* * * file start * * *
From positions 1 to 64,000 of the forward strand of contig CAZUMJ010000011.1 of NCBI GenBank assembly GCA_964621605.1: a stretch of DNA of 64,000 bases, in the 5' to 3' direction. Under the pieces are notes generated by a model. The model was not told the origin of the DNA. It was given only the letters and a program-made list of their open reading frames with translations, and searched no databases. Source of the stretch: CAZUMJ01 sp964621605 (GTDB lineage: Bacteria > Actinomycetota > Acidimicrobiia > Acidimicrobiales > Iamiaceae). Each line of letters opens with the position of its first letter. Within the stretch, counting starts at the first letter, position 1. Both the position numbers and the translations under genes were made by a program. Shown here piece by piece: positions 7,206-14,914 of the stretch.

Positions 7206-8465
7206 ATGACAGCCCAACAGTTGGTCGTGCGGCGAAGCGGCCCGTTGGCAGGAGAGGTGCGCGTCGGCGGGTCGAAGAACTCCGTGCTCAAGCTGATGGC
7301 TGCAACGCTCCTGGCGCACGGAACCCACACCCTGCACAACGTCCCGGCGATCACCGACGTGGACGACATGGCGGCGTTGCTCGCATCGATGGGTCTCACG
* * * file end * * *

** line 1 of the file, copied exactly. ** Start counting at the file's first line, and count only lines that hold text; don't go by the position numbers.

From positions 1 to 64,000 of the forward strand of contig CAZUMJ010000011.1 of NCBI GenBank assembly GCA_964621605.1: a stretch of DNA of 64,000 bases, in the 5' to 3' direction. Under the pieces are notes generated by a model. The model was not told the origin of the DNA. It was given only the letters and a program-made list of their open reading frames with translations, and searched no databases. Source of the stretch: CAZUMJ01 sp964621605 (GTDB lineage: Bacteria > Actinomycetota > Acidimicrobiia > Acidimicrobiales > Iamiaceae). Each line of letters opens with the position of its first letter. Within the stretch, counting starts at the first letter, position 1. Both the position numbers and the translations under genes were made by a program. Shown here piece by piece: positions 7,206-14,914 of the stretch.